The tentacles of these creatures may be compared to a harpoon as they shoot out tiny threads which penetrate and poison their prey. This poison, carbon monoxide, paralyzes small animals which they then grasp with their tentacles and eat. This sting is extremely painful and though rare, could potentially kill humans.

Where are they found and why are they here?

The Portuguese man o’ war is usually found open waters in tropical or warm climates, such as the Atlantic Ocean. They have no means of self-direction and are moved with the currents, tides, and winds. Therefore, strong winds may push them in the direction of beaches and may even cause them to wash onto the shore. They are sometimes spotted on the east coast due to the strong winds coming off the Atlantic Ocean but less frequently on the south and west coast. Note though, that if one Portuguese man o’ war is spotted, because of their inability to propel themselves, there are possibly others in the vicinity.

Be Aware

While at the beach or in the ocean, it is always important to be mindful. Here are a few things to note:

  • The tentacles of these creatures are long and can reach up over 100 feet. Therefore you do not need to be close in order to be stung.
  • They can still sting outside of the water, so If one is seen washed up on the beach, keep your distance.
  • Detached tentacles and dead specimens can still sting and may remain potent for hours after death or detachment.

The Sting

The sting is usually extremely painful and though unlikely, may be life-threatening. It appears as a whip-like welt on the skin and while this may take days to disappear, the pain usually subsides within hours. It could cause an allergic reaction and sometimes more serious effects, including fever, shock, and may even affect heart and lung function. It is best to seek medical attention as soon as possible. If you experience any of the following, medical attention is even more urgent:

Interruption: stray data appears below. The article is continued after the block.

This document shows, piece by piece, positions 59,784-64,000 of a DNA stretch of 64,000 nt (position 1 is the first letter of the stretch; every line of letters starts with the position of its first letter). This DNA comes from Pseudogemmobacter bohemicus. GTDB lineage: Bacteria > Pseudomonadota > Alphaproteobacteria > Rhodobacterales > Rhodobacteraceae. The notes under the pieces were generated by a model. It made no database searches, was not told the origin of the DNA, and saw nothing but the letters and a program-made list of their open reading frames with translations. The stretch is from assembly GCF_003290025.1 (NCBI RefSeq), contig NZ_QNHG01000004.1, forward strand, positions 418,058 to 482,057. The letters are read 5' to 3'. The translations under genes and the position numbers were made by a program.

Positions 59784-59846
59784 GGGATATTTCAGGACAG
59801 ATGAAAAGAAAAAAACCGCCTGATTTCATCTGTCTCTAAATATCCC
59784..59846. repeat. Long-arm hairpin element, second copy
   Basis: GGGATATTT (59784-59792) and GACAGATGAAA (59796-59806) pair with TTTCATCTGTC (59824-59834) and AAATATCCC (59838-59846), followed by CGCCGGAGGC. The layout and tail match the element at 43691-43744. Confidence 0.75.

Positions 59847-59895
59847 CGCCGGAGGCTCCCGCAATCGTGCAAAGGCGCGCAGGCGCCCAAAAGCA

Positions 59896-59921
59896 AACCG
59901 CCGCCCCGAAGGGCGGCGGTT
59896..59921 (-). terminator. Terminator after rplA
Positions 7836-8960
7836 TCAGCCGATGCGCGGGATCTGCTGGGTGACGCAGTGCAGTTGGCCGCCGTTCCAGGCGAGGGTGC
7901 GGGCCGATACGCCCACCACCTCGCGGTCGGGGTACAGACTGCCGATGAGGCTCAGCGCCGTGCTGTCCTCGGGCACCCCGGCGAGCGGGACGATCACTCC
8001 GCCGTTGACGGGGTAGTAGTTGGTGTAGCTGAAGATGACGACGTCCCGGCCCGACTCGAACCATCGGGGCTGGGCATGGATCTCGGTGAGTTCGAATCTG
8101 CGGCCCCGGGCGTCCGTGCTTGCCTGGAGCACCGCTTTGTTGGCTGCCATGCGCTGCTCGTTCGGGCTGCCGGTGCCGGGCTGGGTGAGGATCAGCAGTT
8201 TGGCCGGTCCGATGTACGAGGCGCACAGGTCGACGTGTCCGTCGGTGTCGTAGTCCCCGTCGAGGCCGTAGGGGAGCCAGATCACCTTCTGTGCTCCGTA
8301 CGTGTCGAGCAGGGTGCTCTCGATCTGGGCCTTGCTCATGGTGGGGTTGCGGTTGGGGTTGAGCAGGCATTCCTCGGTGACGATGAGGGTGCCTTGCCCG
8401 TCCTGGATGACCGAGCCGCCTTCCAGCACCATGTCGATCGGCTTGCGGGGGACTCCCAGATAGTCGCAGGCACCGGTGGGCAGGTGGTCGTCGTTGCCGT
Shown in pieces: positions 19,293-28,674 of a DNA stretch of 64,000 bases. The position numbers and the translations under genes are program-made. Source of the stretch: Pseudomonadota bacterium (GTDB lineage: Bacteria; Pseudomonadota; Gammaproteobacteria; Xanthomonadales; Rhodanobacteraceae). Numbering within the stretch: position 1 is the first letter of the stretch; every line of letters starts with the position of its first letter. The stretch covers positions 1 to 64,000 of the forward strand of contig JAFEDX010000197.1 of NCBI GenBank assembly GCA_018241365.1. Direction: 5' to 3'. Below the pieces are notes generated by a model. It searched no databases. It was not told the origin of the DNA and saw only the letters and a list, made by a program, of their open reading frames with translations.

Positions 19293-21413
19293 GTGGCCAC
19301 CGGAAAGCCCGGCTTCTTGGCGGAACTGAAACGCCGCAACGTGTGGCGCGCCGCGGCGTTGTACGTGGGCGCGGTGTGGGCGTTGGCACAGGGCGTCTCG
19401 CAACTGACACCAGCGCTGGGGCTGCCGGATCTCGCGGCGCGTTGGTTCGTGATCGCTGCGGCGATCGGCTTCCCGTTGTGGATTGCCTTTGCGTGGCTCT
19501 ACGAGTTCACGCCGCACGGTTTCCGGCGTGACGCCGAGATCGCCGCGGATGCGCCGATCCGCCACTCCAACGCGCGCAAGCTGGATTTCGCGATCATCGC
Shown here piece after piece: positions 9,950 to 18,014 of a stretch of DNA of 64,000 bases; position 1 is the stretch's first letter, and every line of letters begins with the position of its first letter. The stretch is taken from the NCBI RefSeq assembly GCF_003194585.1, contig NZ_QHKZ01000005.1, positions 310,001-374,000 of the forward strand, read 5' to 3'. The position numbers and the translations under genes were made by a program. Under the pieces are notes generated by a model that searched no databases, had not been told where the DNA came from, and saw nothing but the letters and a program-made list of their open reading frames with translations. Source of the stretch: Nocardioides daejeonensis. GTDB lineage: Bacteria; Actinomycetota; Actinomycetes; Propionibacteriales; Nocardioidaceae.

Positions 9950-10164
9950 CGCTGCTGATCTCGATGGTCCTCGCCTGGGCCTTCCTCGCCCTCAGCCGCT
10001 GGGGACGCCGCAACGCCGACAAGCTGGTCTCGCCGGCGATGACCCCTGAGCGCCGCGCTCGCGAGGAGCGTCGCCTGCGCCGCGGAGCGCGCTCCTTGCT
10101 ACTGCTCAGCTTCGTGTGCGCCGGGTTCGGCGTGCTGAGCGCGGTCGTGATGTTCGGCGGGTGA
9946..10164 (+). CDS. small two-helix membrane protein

• Serious effects mentioned above
  • Allergic reaction worsens
  • Pain persists or grows more intense
  • A red streak develops between the site of the stinging and swollen lymph nodes
  • The site of stinging becomes warm and tender
  • Illness develops

Treatment

First, pour salt water on the wound. This rinses away any excess microscopic nematocysts – these are minute, elongated, or spherical capsules which are produced by the man o’ war. It is important that you use salt water and not fresh water as fresh water is known to cause the nematocyst to discharge. Next, apply heat, for example, hot salt water or a heat pack. This speeds the breakdown of the toxins which have reached your skin so the hotter, the better. Finally, seek medical attention.

Use salt for treatment

The likelihood of being stung is slim but we, like Dive Barbados Blue, want you to be prepared in the event that you come up against a Portuguese man o’ war. Thanks to Dive Barbados Blue for alerting others to this sighting.

Sources:
https://en.wikipedia.org/wiki/Portuguese_man_o_war
https://teara.govt.nz/en/corals-anemones-and-jellyfish